12Broad Institute,, Cambridge, MA
13Department of Medical Oncology, Dana-Farber Cancer Inst., Boston, MA

The Bruton’s tyrosine kinase (BTK) inhibitor ibrutinib thwarts B cell receptor (BCR) signaling via irreversible inhibition of BTK, and induces durable remissions in relapsed/refractory CLL with a progression-free survival rate of 75% after 26 months of therapy (Byrd JC et al., NEJM 2013). However, a small fraction of patients treated with this targeted therapy develop progressive disease after an initial response. Here, we describe a longitudinal genomic investigation, utilizing whole-exome sequencing (WES) and copy number information of 3 patients who, with daily exposure to ibrutinib, achieved partial remission and later experienced CLL progression, but not Richter’s transformation.

 All 3 patients had advanced stage CLL (Rai stage 3-4) and were enrolled on IRB-approved phase 1/2 trials of ibrutinib (420 mg) as a single agent (Patients 1 and 2) or combined with rituximab (Patient 3). Patients 1 and 3 had relapsed diseased after prior FCR frontline therapy, while Patient 2 had received 4 prior lines of therapy. At treatment initiation, Patients 1 and 2 had known acquired TP53 deletions. Patient 1 additionally had del(13q), and Patient 2 a subclone (11.5% by FISH) carrying trisomy 12 and del(13q). Patient 3 had complex cytogenetics which included del(11q). As the best response to ibrutinib-based therapy, all three experienced partial responses. Patient 1 demonstrated normalization of hematologic parameters but experienced persistent bone marrow disease. Patient 2 achieved a >10-fold reduction but persistently elevated absolute lymphocyte count, and resolution of anemia and thrombocytopenia. Patient 3 had resolution of anemia, thrombocytopenia, and splenomegaly. Progressive disease was observed at days 1022, 554 and 206 following ibrutinib initiation for Patients 1-3, respectively.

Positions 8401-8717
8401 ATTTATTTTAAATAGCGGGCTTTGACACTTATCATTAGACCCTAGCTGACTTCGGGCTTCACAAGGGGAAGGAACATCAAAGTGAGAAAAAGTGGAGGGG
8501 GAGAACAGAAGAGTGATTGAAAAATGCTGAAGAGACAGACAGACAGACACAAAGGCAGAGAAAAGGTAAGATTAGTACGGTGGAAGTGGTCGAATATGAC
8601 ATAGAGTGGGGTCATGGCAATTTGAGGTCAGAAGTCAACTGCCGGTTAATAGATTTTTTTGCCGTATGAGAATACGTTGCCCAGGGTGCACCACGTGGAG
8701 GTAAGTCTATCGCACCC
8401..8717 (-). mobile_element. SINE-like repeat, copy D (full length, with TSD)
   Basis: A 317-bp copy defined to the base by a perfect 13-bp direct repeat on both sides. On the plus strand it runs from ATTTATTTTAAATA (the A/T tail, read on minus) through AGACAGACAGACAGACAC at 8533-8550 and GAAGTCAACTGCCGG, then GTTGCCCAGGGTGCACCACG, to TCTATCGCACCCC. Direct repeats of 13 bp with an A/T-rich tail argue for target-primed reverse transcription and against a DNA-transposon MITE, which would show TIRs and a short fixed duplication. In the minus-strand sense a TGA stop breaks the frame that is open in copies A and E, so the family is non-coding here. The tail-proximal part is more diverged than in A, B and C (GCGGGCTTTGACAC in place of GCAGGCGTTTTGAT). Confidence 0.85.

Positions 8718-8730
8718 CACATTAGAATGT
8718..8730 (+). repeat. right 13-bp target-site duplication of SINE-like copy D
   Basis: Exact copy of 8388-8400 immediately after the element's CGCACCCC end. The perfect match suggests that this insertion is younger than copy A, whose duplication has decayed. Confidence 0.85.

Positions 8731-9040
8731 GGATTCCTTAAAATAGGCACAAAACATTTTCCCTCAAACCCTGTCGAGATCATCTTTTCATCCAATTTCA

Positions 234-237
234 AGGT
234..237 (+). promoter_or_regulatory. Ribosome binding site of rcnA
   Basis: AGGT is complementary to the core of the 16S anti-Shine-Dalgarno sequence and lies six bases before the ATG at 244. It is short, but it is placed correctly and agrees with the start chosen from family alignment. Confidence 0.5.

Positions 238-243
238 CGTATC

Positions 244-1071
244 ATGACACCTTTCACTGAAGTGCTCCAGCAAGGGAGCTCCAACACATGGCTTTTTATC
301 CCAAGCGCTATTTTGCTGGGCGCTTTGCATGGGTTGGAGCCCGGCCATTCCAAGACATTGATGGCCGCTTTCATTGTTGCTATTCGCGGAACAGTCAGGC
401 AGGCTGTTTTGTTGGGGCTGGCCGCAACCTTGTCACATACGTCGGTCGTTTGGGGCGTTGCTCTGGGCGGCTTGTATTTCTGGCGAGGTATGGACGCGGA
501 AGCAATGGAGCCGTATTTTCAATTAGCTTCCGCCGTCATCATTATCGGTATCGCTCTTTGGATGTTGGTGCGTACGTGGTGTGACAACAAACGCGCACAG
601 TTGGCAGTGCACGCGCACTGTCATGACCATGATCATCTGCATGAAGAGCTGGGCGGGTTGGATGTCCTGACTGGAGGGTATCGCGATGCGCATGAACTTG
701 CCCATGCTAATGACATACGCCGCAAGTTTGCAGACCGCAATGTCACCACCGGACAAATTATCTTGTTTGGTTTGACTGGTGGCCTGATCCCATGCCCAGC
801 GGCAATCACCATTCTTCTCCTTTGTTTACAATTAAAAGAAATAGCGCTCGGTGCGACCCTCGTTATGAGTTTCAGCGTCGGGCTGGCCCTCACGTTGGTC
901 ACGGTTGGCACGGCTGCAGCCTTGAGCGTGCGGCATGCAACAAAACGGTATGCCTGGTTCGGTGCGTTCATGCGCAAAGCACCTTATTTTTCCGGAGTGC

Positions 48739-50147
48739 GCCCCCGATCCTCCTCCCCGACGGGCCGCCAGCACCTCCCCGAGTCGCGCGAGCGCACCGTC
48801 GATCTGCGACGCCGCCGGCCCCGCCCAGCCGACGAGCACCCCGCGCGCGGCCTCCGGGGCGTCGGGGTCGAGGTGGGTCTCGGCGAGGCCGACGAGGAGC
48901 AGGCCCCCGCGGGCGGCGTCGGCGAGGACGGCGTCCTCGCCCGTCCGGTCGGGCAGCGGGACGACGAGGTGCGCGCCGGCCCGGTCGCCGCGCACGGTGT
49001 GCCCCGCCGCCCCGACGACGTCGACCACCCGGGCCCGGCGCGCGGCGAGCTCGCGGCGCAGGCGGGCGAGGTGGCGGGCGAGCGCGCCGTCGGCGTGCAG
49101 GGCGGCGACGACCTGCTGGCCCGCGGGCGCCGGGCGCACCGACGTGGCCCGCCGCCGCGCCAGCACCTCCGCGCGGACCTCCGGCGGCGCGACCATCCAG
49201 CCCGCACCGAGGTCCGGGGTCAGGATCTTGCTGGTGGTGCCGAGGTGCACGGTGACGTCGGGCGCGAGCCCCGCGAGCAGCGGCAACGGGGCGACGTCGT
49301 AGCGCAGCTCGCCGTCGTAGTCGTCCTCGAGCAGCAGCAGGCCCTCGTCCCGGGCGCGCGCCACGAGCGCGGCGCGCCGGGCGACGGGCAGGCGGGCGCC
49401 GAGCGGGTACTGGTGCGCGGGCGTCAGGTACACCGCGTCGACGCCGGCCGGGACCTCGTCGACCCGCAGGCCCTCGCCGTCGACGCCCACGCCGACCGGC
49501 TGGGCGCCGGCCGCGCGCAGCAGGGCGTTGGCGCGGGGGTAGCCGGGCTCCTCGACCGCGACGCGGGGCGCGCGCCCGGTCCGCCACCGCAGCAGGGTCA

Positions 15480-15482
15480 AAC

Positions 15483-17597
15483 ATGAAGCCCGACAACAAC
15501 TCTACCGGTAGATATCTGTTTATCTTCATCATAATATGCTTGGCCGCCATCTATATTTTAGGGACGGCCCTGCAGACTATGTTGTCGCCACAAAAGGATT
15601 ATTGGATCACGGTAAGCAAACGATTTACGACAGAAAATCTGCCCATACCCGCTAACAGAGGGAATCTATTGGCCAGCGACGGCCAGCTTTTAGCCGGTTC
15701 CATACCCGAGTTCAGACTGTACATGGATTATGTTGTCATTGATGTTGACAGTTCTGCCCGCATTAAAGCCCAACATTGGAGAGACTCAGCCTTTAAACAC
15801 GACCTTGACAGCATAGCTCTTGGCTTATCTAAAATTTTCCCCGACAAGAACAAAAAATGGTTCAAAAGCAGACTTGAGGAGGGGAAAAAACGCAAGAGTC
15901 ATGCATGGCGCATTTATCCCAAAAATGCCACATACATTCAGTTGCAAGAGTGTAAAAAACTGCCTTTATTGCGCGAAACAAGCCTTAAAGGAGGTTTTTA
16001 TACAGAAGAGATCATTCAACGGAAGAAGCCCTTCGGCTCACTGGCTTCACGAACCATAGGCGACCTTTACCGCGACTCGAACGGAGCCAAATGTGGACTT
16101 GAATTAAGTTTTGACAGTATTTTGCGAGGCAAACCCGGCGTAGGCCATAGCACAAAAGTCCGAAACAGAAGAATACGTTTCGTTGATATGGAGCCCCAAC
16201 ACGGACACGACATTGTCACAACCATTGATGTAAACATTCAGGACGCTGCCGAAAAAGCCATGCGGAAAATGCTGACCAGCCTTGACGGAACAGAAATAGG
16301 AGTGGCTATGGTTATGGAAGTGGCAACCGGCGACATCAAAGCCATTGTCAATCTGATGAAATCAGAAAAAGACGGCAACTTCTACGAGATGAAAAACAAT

DNA was extracted from CD19-purified CLL cells before ibrutinib therapy and at the time of disease progression. Matched germline and tumor DNA from 2 timepoints underwent WES (mean coverage depth 170X) and copy number analysis (by SNP 6.0 arrays). Somatic alterations were identified through comparison with germline DNA. To examine clonal populations, we measured the allelic fractions of somatic variants and integrated this information with local copy number and purity information to infer the fraction of cancer cells (CCF) affected by the mutation.